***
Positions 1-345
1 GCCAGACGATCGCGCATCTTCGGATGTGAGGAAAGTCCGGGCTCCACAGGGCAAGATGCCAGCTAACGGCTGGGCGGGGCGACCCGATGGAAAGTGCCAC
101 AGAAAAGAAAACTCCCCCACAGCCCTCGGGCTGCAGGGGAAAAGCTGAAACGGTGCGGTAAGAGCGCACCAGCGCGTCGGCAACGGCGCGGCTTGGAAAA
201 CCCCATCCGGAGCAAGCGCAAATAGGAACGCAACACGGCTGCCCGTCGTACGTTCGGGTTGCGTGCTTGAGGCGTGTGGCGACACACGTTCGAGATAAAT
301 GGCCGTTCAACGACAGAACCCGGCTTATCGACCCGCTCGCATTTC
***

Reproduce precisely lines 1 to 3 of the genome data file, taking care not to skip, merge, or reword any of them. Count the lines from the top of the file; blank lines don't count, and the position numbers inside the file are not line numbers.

Positions 1-345
1 GCCAGACGATCGCGCATCTTCGGATGTGAGGAAAGTCCGGGCTCCACAGGGCAAGATGCCAGCTAACGGCTGGGCGGGGCGACCCGATGGAAAGTGCCAC
101 AGAAAAGAAAACTCCCCCACAGCCCTCGGGCTGCAGGGGAAAAGCTGAAACGGTGCGGTAAGAGCGCACCAGCGCGTCGGCAACGGCGCGGCTTGGAAAA